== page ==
In 2006 I sent the weapon off to a reputable FAL gunsmith to have the 21” barrel removed and replaced with a 16” one I had purchased from DSA. When I got back the shorter, handier carbine I was excited, as I’m sure you can imagine. It almost felt like a new rifle, and it certainly was handier. There was just one problem: the rifle was now non-functional.
Putting a 16” barrel on a full-length FAL gas system requires adjustment of the gas port, more than what the rifle’s adjustable gas system can accomplish. The dwell time from when the bullet passes the gas port to when it leaves the barrel is very short in this configuration. In fact, none of the countries which mass-produced the STG 58 FAL ever, to my knowledge, made a 16” barrel. The shortest they furnished was the roughly 18” barrel of the FN FAL Para model. In any case, the gunsmith who had rebarreled my rifle hadn’t adjusted the gas port and it wouldn’t work at all. I had to find another gunsmith, this one local, to work on my rifle. He was more successful and I finally had my FAL carbine.
The rifle never did run as well as it had originally, though. It became finicky about ammo and would occasionally malfunction, more so than it ever had before. I didn’t let this deter me, though, and decided that a new rifle from DSA was in order. Around 2008 finally managed to put together enough money for my new STG 58 FAL rifle.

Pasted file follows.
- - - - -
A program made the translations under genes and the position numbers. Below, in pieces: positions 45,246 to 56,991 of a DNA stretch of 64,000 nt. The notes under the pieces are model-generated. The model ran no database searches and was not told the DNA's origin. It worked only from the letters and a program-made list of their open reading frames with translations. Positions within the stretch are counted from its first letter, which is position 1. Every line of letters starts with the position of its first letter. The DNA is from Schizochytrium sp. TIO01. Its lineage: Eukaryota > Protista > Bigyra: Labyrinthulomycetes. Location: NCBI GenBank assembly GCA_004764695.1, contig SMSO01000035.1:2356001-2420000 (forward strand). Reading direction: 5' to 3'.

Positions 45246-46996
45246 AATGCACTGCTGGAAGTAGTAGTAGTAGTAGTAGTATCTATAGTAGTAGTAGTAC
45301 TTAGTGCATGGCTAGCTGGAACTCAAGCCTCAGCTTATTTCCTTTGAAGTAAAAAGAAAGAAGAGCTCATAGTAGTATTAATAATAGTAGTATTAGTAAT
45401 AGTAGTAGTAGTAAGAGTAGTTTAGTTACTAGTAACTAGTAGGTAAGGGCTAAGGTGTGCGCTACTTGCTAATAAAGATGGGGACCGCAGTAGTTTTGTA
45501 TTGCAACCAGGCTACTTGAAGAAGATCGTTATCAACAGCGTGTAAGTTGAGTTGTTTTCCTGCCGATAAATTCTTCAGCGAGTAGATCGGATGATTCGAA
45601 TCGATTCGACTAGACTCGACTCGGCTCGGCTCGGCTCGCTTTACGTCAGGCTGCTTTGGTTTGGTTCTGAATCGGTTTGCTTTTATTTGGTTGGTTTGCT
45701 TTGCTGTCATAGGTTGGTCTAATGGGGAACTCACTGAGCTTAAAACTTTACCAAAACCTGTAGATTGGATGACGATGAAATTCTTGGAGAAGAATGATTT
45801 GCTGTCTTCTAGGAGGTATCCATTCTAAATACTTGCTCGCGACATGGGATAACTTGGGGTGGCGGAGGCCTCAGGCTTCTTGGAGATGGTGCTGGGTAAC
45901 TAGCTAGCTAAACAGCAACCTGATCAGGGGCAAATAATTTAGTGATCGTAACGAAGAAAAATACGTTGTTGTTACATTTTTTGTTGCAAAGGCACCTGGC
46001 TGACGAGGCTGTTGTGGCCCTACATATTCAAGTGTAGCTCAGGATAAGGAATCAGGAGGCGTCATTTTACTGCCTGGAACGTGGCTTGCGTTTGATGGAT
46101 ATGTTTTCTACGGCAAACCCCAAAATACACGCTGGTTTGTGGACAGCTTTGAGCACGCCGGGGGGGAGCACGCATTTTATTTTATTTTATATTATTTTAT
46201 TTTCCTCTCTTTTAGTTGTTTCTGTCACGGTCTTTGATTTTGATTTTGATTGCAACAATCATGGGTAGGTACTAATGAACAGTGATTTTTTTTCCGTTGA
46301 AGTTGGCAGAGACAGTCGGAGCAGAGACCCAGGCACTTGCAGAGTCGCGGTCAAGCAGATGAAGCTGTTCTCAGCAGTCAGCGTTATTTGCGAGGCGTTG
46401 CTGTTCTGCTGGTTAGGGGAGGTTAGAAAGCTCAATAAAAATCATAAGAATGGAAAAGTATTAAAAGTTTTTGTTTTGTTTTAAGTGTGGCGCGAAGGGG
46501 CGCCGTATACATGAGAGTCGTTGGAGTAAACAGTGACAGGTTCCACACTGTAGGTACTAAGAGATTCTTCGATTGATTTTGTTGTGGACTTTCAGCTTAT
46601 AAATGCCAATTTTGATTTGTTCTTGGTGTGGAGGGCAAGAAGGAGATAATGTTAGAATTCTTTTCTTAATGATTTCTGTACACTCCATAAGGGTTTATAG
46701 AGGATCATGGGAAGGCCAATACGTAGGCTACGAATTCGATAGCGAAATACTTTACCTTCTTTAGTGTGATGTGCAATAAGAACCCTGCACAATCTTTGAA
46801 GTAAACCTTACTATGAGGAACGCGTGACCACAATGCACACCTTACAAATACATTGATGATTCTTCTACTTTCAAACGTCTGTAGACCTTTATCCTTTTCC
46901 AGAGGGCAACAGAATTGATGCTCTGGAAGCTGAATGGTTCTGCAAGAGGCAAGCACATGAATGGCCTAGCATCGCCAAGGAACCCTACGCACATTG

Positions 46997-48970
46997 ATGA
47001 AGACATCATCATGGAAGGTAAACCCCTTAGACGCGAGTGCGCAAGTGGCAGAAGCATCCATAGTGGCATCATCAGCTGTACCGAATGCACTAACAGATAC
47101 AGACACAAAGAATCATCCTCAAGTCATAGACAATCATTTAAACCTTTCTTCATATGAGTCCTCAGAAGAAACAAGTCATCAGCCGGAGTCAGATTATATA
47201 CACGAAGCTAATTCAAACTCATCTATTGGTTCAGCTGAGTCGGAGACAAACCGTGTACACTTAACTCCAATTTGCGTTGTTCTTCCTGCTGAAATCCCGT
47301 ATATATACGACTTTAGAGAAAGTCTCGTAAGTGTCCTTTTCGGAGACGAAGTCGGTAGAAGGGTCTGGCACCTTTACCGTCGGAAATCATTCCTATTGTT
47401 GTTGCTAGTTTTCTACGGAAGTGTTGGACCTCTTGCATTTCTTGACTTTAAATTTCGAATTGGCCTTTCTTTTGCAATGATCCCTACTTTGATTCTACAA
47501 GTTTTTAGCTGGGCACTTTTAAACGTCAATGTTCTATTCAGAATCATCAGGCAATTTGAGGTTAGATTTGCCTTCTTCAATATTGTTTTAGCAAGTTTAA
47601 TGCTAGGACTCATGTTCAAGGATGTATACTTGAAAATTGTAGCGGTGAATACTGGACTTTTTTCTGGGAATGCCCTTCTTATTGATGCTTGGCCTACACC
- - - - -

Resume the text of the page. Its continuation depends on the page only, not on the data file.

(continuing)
This one was 100% US-made from DS Arms. It was their SA-58 Para Carbine model. It had a 16” barrel, folding paratrooper stock, and Robar NP3 coating on the internals and small parts. It came with a factory-installed scope mount and rail handguards. I threw my Aimpoint Comp C3 on it.
Over the next few years I customized it further, adding a cheek pad, a weapon light, and eventually replacing the Aimpoint with an IOR Valdada 3x scope.
The new rifle had much better reliability than my rebarreled one, but even it wasn’t as good as the first rifle had been with its original, 21” barrel. It was still finicky with ammunition and would occasionally get the most bizarre malfunction. I was never able to get a picture of it, but it would flip the ejecting brass 180° and smash it, backward, between the bolt and the breech face.